What is gynecomastia?
Gynecomastia is overdevelopment of the male breast. The glandular tissue of the breast swells, usually in response to an excess of the female hormone estrogen or a lack of testosterone, a male hormone. It occurs in babies, teen boys, and older men.
What causes gynecomastia?
In newborns, gynecomastia is caused by estrogen from the mother. Breast buds are common in baby boys. Breast buds tend to go away gradually by 6 months of age, but they can last longer in some babies.
In preteen boys, breast buds are common during puberty. They may last up to 2 years, but they tend to go away within the first year. In a few cases, it has been linked to regular use of lavender or tea tree oil in certain lotions or oils.1 Gynecomastia can also be caused by an estrogen-producing tumor.
In teen boys, gynecomastia occurs in more than 60% of boys during early puberty to middle puberty. This resolves in 70% of boys within 1 year and 90% of boys in 2 years. It is caused by the hormonal changes of puberty.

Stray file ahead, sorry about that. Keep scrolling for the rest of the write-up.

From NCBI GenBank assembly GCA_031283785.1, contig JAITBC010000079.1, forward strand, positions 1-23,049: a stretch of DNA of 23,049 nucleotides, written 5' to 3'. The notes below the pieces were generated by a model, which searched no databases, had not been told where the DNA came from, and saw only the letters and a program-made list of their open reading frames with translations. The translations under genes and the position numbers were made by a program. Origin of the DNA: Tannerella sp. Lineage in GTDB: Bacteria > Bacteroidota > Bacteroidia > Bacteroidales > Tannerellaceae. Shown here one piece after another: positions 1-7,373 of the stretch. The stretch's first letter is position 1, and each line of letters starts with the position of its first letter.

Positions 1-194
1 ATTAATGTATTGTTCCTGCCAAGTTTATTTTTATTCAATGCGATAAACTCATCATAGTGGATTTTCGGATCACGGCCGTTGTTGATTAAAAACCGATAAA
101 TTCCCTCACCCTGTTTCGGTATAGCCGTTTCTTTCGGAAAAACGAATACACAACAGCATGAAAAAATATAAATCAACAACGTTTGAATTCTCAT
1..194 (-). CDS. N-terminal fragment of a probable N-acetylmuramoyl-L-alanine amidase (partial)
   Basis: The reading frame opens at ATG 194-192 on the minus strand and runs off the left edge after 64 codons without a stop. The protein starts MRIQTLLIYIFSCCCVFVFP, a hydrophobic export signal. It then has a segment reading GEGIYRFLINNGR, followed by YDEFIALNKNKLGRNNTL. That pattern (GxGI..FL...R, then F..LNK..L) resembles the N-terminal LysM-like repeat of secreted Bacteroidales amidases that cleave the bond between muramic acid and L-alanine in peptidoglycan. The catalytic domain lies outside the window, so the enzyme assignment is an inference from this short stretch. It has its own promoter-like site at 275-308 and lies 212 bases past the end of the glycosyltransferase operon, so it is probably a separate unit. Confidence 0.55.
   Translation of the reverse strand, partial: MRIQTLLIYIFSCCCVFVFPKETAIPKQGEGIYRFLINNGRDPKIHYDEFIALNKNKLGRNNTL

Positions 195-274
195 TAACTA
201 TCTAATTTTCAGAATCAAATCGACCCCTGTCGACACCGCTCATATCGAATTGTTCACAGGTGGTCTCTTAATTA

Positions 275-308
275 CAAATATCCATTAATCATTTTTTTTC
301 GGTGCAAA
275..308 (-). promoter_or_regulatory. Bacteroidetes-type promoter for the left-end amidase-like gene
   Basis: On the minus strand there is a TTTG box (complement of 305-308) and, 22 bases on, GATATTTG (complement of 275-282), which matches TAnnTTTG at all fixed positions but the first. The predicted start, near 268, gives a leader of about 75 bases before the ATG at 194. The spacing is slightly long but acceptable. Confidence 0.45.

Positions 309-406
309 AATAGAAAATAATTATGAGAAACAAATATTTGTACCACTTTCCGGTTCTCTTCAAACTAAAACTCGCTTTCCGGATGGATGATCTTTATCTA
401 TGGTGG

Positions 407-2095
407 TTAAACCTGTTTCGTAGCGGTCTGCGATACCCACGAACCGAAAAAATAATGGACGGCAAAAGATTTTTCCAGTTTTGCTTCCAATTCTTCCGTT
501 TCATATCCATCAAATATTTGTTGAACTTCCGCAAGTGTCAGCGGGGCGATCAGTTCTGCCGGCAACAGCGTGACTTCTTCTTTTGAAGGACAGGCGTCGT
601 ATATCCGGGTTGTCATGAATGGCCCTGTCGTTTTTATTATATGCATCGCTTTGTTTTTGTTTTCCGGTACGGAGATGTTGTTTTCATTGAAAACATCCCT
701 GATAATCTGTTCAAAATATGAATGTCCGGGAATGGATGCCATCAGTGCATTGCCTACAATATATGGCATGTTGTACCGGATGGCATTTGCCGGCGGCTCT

When gynecomastia occurs in adult males, it is usually caused by another condition, such as liver or lung cancer, cirrhosis of the liver, overactive thyroid, or by hormone problems, such as cancer of the pituitary gland, adrenal glands, or testicles. Alcohol, marijuana, methamphetamine, and heroin use also may cause gynecomastia.
Use of certain medicines may also cause gynecomastia, including:
What are the symptoms?
In addition to having enlarged breasts, men or boys with gynecomastia may notice their breasts feel rubbery or firm. Boys may have a breast bud on one or both sides about the size of a nickel or quarter. Breast buds are common in adolescent boys during puberty. They may last up to 2 years, but they tend to go away within the first year.
How is gynecomastia diagnosed?
Gynecomastia can usually be diagnosed from a physical examination and medical history. In most cases, tests are not necessary. But if the breast lump is unusually large, one-sided, tender, or hard and fixed, a biopsy may be done to rule out other problems.
Any man with a one-sided breast lump should let his doctor know if he has close relatives who have had breast cancer (mother, sister, or daughter). If there is any concern about cancer, a lump can be checked with a biopsy or surgery.
How is it treated?
Gynecomastia in babies and teens normally does not require treatment and will usually resolve on its own. If caused by medicine or disease, stopping the medicine or treating the disease will often cure the gynecomastia. If caused by a lack of testosterone and increase in estrogen, hormonal treatment may be prescribed.
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